The Conservative MP for Wakefield was carried by the Tory wave that smashed through Labour’s “red wall” in last year’s general election. Khan is a member of parliament not because of his great personal qualities but because of the Eurosceptic fervour that saw voters in the Midlands and the North of England support Prime Minister Boris Johnson’s plan - if we may describe it as such - to “get Brexit done”.
But Khan, it appears, reckons obscurity is not for him. He’s decided to make a name for himself and if that requires him also to reveal himself to be a thwocking great buffoon, then Khan is up for the challenge.
It emerged on Friday that Johnson tried to unblock Brexit trade negotiations by requesting phone calls with French President Emmanuel Macron and German Chancellor Angela Merkel only to be told that, no, actually, there would be no talks behind the back of the European Commission President, Ursula von der Leyen.
This outcome seems both logical and entirely predictable. The thing about the EU, after all, is that it is united in protecting the interests of its members. It can’t have folk sneaking off for cosy chats that might undermine its position.
But Khan refused to see this simple truth.
On Twitter - the social media platform which allows people to demonstrate their stupidity - Khan wrote that he stood with the millions of Brits who were “deeply insulted” by the “shocking news: that Merkel wouldn’t take Johnson’s call. This, he went on like the absolute arse he is, was an insult to every one of us, whether we support the PM or not.
I don’t know about you but I managed to feel completely uninsulted by Merkel’s decision. In fact, my reaction was to respect her good sense.
But back to Khan, for a moment. Having informed us that we had all been insulted by the refusal of EU leaders to indulge our imbecilic PM, he went on to ponder whether our EU “friends” (his inverted commas) had neither regard nor respect for the UK and its sacrifices that “permit them to live in freedom and prosperity today, safely away from the shadow of totalitarianism?”
Khan was born in 1973 so I’m not sure precisely what sacrifices he made to ensure such freedoms for others. Maybe it was something he did while he was working for the advertising company M&C Saatchi. I’m sure that was it.
This is where Brexiteers now find themselves: invoking the Second World War as if that gives the UK special privileges. It’s excruciatingly embarrassing not to mention deeply insulting to the memory of those who genuinely did sacrifice so much and who may not have been doing so in order that, three quarters of a century later, a bunch of spivs could further impoverish the poor in the name of breaking ties with our allies.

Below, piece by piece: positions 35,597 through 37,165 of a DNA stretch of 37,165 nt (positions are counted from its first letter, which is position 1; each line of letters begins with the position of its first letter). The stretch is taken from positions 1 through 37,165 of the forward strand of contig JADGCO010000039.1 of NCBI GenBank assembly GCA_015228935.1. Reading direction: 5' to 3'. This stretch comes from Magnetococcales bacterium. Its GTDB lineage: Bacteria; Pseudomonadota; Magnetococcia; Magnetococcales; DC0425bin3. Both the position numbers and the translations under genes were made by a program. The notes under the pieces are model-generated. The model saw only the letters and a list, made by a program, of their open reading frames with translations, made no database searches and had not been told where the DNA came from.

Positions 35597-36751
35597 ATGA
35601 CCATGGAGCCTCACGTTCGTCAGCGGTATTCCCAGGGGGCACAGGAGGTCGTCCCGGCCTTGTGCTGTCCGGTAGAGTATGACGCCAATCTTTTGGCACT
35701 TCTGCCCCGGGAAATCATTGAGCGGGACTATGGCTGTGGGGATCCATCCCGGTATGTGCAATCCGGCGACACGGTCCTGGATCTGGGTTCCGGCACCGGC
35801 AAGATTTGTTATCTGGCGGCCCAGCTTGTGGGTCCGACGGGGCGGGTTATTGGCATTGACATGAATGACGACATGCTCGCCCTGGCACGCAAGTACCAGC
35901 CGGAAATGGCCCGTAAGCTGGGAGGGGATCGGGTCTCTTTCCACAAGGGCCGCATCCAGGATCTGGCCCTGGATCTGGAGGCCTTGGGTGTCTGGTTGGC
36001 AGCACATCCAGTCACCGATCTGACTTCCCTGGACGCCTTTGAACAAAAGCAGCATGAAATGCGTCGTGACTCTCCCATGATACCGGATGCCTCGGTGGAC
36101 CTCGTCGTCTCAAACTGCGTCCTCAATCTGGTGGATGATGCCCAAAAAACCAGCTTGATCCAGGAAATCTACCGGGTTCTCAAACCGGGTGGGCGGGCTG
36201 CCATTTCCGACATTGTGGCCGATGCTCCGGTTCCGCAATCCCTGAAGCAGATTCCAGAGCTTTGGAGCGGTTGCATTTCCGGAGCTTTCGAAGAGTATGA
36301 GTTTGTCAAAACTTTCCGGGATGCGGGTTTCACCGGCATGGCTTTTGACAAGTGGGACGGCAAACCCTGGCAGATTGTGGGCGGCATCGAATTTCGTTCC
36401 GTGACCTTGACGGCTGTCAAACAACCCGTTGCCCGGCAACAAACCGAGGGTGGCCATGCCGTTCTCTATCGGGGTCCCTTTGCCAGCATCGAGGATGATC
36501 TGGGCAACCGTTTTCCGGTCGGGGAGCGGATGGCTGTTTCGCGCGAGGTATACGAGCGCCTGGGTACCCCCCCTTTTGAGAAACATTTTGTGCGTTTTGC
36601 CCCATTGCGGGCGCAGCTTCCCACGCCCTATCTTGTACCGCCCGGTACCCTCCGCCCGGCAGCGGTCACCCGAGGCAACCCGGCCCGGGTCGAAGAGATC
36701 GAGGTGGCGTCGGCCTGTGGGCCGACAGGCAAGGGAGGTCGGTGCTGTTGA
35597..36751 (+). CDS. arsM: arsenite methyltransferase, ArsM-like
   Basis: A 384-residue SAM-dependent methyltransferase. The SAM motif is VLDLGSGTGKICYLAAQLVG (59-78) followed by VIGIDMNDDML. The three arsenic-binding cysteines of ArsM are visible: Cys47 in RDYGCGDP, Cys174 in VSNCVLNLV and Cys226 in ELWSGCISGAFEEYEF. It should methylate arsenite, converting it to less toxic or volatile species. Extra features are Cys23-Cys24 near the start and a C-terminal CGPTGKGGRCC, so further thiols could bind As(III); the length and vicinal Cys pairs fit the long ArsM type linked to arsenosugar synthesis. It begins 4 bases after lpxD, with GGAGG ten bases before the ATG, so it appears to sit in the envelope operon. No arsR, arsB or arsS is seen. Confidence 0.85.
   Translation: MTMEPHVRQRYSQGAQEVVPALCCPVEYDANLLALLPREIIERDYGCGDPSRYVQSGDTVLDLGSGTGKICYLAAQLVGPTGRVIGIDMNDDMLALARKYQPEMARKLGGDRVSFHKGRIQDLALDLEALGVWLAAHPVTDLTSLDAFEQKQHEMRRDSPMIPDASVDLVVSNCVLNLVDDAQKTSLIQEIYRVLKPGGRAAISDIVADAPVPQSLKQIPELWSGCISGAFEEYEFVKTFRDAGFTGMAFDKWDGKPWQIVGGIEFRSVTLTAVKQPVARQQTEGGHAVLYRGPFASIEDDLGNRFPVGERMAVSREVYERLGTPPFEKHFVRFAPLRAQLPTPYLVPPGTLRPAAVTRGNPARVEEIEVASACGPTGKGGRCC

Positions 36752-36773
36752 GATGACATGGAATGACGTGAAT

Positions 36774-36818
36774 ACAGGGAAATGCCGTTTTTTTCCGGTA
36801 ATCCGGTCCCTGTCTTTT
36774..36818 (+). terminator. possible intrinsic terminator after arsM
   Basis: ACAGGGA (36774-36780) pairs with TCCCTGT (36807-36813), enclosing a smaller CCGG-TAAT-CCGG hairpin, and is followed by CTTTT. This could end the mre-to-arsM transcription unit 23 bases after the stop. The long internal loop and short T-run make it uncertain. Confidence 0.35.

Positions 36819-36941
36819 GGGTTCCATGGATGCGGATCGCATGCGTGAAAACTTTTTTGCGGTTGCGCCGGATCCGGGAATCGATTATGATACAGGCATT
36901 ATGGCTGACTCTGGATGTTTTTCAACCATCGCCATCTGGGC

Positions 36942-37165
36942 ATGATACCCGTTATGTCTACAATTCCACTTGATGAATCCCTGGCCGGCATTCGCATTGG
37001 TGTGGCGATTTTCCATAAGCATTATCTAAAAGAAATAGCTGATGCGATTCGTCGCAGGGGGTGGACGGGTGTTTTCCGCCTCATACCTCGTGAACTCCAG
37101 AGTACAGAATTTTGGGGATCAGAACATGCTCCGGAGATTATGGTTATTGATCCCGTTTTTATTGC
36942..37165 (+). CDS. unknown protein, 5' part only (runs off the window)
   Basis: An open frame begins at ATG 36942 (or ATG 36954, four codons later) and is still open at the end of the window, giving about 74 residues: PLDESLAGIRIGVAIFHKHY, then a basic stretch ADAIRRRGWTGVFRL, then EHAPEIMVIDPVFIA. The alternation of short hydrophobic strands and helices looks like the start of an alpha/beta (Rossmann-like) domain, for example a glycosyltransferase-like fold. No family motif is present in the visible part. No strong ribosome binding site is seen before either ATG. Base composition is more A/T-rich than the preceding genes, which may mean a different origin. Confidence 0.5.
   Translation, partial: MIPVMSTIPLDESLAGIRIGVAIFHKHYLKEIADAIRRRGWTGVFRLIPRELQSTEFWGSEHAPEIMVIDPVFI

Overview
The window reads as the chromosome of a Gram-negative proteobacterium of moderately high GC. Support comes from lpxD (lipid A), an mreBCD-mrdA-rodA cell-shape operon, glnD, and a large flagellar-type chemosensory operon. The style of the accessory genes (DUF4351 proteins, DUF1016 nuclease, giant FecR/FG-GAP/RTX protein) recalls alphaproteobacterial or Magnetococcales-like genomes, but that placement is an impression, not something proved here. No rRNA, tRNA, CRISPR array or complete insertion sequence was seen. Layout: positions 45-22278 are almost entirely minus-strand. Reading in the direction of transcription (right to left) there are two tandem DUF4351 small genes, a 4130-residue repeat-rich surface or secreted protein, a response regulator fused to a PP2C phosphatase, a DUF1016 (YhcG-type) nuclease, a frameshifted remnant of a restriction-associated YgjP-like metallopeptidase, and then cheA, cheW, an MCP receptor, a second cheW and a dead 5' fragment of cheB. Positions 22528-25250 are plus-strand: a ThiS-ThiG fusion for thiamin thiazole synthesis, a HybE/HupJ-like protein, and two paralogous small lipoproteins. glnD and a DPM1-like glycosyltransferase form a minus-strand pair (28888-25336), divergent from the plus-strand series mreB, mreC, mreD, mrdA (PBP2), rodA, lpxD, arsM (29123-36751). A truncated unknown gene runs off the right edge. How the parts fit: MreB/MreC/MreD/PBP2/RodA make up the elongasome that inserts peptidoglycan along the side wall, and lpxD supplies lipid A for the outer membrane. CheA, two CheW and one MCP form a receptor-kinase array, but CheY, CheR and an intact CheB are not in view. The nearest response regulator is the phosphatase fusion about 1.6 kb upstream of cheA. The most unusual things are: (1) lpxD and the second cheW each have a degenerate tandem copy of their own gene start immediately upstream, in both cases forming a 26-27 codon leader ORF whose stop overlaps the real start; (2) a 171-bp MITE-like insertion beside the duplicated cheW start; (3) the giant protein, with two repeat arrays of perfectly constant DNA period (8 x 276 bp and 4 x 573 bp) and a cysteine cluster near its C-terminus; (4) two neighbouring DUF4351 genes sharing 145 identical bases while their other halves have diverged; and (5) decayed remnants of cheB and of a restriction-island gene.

We’ll find out today whether the Prime Minister has been able to agree a trade deal with the EU. The signs are not good.
Johnson has told us to prepare for a “wonderful” Australia style arrangement. This is a piece of turd-polishing of the very highest standard. An Australia style arrangement is, in fact, No Deal. Even the Australians don’t like their Australia style arrangement which is why they are currently trying to negotiate something better with the EU.
Throughout last year’s general election campaign, Johnson spoke of his “oven ready deal” with the EU. Appearing on the Today programme, the then chief secretary to the Treasury, Rishi Sunak, said this “oven ready deal” mean a trade agreement was a sure thing. “We won’t,” he said, need to plan for no-deal because we will have a deal. There is going to be a trade deal.”
In the past few days, Johnson and assorted cabinet ministers have been at great pains to assure us that the “oven ready deal” related only to the UK’s departure from the EU. They were, I’m bound to say, less careful about making that distinction during the general election campaign.
As the UK slides towards a Brexit free of any kind of trade deal with the EU, it’s worth remembering that the man who brought the country to this place did so not because he believed it was in the interests of the UK but because he believed it was the course most likely to help him realise his ambition of becoming Prime Minister.
He hoped to live out his fantasies of being some modern-day Churchill but, instead, he will now spend his premiership insisting that each miserable consequence of Brexit is an opportunity. As more companies close and more jobs go, he will remind us that we are “sovereign” and that we own all the fish, now. I wouldn’t be at all surprised to hear him describe rising unemployment as an Australia style leisure deal.
Brexit won’t hurt Johnson. He’s a wealthy man and fully insulated against its impact. The same goes for the likes of Imran Ahmad Khan.
But it will hurt others. It will hurt those who lose their livelihoods because the Prime Minister tore up our trading agreement with our closest neighbours so that he could get one over on David Cameron.
That Khan is an MP and Johnson our Prime Minister is an insult to every Briton.